Woodcut printed in black ink on thin laid Japanese paper, 1934 or 1935.
From a series of 10 woodcuts titled A History of Illinois in Woodcuts.
Edition unknown but clearly small.
Signed in pencil.
This is Turzak’s own comment about this composition: “Illinois votes to remain a free state at Vandalia, August Second, 1824. An election was held to decide whether a convention should be called to consider a new constitution that would permit slavery in the state of Illinois.”.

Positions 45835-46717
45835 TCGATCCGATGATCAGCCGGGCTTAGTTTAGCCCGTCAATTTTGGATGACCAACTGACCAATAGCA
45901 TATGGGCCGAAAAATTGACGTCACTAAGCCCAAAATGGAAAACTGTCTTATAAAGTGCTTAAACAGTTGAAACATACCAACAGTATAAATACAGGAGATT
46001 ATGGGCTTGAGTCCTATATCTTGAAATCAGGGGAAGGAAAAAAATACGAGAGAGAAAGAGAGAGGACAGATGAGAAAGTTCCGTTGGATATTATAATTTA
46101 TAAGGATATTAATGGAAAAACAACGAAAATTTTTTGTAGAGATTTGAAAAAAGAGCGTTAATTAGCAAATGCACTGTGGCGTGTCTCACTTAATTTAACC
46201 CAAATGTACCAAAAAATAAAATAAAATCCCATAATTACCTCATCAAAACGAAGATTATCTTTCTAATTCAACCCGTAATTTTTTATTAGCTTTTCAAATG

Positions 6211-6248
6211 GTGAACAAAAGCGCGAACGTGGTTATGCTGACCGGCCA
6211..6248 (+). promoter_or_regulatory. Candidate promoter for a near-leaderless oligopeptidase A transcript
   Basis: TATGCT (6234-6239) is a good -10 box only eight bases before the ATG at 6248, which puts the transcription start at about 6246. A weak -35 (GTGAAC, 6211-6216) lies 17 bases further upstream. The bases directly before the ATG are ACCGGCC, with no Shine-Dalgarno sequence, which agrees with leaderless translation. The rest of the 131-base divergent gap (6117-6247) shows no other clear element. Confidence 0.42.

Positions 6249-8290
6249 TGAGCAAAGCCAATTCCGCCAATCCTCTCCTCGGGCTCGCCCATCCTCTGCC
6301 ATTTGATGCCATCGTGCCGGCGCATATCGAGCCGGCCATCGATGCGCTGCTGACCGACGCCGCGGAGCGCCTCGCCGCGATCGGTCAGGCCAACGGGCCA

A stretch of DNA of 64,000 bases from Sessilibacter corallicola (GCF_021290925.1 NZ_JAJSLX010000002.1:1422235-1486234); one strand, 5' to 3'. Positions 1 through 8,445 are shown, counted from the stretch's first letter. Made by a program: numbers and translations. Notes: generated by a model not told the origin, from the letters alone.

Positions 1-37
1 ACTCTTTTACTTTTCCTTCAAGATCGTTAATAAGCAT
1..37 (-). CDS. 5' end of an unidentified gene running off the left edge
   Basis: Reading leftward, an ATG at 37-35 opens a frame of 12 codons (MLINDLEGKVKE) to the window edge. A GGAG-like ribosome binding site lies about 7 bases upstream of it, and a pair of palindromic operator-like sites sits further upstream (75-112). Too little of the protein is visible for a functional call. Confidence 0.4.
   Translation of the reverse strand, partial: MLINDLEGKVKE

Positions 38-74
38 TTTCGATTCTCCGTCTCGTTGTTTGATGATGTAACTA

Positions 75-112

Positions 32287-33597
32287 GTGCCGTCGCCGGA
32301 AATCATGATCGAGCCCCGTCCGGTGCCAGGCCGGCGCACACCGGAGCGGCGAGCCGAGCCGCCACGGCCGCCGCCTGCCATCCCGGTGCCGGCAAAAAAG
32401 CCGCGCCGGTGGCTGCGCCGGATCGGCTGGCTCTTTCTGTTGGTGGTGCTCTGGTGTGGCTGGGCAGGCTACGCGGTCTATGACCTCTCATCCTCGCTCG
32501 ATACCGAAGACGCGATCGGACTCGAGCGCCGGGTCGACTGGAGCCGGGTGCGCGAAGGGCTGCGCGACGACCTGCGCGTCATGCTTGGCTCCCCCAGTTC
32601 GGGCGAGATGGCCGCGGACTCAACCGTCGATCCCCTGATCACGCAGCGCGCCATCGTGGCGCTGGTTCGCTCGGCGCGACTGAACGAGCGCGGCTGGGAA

Edward Coles, the second governor of Illinois, who was vehemently opposed to slavery, was inaugurated in December 1822. As the son of a wealthy slave-holding family in Virginia, he was a close associate of Thomas Jefferson and James Madison. Coles served as private secretary to Madison from 1809 to 1815. As governor he led the effort to defeat slavery in Illinois once and for all. On August 2nd 1824 Illinois rejected an amendment to the constitution that would have made slavery legal, in large part thanks to Coles tireless efforts and financial backing. Turzak depicts this pivotal moment in Illinois’ history with the dramatic choice posed to all free men in the state, who mercifully chose freedom over exploitation.